Meanwhile in England in the autumn of 1967 Paul McCartney led The Beatles through making their third film, this time self produced, just an hour long, and made to be shown at Christmas for the then new colour channel BBC2. 'Magical Mystery Tour', was their first film and music venture without the reassuring hand of Brian Epstein behind it. What the plot of their film lacked in plot, pace, and sure direction the songs more than compensated for. The critics struck as hard as they could against the whimsy of it all, as if they had always been waiting for the the band to fail at something. But from when the film was made now, the film and the songs have never been out of public view, and are now known for having a sunny charm-that has long outlasted the barracking critics of the time, who have long since been forgotten.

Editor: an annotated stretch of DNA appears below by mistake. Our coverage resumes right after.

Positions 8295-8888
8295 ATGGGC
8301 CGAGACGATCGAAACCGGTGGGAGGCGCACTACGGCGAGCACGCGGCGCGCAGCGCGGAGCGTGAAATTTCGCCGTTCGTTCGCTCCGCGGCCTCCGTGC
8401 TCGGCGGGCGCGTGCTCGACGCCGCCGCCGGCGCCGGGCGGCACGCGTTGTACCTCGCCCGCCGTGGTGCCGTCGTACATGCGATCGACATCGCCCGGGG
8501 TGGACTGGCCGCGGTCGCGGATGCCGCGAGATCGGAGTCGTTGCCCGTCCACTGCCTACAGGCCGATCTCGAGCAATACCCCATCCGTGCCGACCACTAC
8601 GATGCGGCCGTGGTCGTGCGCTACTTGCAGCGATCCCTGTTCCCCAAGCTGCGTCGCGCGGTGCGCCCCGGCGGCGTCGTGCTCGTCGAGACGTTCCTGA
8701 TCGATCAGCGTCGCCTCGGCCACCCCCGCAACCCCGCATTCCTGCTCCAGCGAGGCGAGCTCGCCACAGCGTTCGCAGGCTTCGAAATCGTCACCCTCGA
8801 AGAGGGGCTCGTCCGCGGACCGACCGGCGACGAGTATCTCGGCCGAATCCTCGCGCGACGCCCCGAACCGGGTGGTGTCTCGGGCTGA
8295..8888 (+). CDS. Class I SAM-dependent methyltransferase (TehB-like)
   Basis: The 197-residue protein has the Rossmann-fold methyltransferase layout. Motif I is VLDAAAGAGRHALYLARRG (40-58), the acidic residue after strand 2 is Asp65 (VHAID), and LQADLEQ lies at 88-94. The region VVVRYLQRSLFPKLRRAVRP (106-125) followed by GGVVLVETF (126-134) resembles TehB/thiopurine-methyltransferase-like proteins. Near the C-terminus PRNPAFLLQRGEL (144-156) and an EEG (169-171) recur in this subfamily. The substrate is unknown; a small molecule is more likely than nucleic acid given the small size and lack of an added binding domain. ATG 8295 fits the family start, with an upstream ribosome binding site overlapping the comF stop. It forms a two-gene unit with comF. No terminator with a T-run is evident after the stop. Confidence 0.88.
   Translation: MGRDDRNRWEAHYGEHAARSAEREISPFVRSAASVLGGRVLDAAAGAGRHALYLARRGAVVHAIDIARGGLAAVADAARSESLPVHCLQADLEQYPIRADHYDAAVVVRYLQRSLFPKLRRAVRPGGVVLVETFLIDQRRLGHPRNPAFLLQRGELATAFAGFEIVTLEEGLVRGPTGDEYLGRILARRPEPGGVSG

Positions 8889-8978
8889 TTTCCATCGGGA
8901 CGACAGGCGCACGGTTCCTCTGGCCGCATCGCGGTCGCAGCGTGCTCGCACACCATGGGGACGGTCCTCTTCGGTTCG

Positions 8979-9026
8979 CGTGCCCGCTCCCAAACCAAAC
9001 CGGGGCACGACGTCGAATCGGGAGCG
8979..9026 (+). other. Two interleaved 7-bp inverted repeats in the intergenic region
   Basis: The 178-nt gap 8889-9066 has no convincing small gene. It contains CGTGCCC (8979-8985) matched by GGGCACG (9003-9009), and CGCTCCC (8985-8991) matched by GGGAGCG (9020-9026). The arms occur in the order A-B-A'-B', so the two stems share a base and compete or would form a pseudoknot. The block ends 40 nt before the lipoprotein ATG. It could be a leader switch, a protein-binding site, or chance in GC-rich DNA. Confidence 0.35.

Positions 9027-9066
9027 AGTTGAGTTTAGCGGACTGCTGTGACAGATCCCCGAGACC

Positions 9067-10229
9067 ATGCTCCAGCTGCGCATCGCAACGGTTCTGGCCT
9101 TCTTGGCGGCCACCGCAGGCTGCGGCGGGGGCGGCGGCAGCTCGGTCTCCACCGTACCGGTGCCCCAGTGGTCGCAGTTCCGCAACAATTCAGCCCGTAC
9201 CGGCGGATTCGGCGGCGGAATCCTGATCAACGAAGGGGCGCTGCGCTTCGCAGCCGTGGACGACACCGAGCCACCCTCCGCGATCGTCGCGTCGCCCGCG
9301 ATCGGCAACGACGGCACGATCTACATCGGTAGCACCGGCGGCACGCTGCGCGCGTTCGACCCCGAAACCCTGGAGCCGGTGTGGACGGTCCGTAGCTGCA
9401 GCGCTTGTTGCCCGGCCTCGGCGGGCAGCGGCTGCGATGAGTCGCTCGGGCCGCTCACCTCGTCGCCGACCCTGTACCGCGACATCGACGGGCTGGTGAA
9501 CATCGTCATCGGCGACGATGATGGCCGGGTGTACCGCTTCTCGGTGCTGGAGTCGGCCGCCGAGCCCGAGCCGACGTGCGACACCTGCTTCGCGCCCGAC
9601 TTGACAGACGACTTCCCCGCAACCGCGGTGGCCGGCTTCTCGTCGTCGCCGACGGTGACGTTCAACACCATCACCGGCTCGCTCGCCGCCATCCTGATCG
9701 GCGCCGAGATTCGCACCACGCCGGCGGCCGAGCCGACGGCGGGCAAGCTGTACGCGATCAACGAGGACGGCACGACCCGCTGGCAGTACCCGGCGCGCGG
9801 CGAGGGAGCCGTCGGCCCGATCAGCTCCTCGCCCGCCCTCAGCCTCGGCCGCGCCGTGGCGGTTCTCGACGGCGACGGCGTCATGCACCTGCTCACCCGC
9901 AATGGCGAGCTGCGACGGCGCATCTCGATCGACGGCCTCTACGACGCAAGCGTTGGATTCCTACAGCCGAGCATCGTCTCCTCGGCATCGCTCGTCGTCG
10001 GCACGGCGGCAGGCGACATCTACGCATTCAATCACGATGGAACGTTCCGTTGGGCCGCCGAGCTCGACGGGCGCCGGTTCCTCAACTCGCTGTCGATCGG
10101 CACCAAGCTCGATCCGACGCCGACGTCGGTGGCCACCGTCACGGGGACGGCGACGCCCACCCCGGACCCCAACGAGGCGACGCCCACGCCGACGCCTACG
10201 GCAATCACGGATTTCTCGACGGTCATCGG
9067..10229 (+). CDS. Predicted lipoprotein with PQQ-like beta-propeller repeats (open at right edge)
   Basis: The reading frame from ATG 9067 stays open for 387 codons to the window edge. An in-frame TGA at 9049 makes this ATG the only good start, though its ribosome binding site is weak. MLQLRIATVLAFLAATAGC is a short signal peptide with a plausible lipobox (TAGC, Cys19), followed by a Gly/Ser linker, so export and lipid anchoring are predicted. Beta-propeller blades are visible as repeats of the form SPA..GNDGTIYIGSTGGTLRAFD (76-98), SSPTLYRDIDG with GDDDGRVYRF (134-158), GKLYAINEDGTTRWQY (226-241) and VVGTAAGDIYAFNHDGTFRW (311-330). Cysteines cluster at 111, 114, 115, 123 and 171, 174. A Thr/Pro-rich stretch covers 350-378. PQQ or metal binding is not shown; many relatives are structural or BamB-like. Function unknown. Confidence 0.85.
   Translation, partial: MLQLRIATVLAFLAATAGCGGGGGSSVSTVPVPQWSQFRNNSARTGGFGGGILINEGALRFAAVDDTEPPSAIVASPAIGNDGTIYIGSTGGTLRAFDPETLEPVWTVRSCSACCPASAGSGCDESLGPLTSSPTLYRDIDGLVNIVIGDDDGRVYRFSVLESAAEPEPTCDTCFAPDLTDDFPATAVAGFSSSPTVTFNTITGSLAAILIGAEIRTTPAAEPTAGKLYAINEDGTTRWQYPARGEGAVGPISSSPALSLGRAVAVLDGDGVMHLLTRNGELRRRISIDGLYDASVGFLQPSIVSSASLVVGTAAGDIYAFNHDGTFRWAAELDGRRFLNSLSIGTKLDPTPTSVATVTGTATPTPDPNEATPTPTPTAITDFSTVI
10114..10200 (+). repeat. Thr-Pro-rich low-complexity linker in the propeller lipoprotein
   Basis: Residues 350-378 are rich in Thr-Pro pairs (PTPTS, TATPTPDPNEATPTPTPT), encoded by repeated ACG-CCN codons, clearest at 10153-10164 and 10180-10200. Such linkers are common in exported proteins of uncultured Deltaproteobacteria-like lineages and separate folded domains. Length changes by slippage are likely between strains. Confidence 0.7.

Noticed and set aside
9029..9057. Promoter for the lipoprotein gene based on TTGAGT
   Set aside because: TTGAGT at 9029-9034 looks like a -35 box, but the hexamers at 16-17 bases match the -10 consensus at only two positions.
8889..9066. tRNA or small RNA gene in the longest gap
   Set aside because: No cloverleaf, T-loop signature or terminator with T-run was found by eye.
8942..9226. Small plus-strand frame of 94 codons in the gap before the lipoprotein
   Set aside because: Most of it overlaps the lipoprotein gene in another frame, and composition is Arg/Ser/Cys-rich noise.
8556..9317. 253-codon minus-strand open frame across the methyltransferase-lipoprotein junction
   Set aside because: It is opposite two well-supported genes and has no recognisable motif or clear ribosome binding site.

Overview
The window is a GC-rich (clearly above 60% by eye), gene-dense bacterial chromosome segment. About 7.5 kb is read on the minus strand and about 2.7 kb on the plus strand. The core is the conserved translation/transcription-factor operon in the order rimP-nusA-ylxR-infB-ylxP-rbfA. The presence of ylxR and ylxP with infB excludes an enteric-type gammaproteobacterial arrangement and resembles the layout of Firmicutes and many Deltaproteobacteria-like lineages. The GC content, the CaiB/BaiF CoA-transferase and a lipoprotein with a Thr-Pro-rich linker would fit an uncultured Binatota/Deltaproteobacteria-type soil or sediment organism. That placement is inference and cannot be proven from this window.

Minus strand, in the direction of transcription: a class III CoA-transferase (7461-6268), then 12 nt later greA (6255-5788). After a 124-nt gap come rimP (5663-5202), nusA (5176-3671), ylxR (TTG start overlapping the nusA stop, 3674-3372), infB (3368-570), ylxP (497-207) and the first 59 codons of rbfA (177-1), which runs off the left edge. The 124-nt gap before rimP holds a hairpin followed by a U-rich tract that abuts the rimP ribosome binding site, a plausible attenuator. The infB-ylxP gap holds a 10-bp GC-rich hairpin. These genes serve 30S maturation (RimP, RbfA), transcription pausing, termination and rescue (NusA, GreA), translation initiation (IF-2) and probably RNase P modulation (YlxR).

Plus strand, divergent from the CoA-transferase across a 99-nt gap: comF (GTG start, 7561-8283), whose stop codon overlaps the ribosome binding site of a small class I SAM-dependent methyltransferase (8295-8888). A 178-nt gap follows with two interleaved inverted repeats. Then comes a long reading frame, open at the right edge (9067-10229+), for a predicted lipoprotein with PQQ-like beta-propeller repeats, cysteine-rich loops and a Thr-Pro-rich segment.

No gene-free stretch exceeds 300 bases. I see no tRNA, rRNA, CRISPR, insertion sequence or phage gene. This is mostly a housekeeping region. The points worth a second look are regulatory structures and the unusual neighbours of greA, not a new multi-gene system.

Enter stage left French/Swiss film director Jean Luc Goddard who filmed The Jefferson Airplane playing live for free, and without a license to play, atop a hotel roof near Times Square, New York, in December 1968, the first ever such rooftop performance. The band had already performed live for television before a tame audience, and had used expletives that could not be deleted before they went out on air.
After filming Jefferson Airplane off the cuff, so to speak, Jean Luc Goddard sought to film The Beatles in their natural habitat, the studio, recording a song. But Goddard found all cohesive and firm contact with the band hard to make amid the many different film and music projects that Apple and the band had taken on, projects that the band did not realise the scale of until the overseeing of the work overwhelmed them. Before recording of what became 'The White Album' between May and October 1968 they had already recorded four songs for the United Artists cartoon project 'Yellow Submarine', to complete their contract with the film company that had started with 'A Hard Day's Night' in 1964, and George and John had each laid down plans for solo releases, all for release on Apple Records.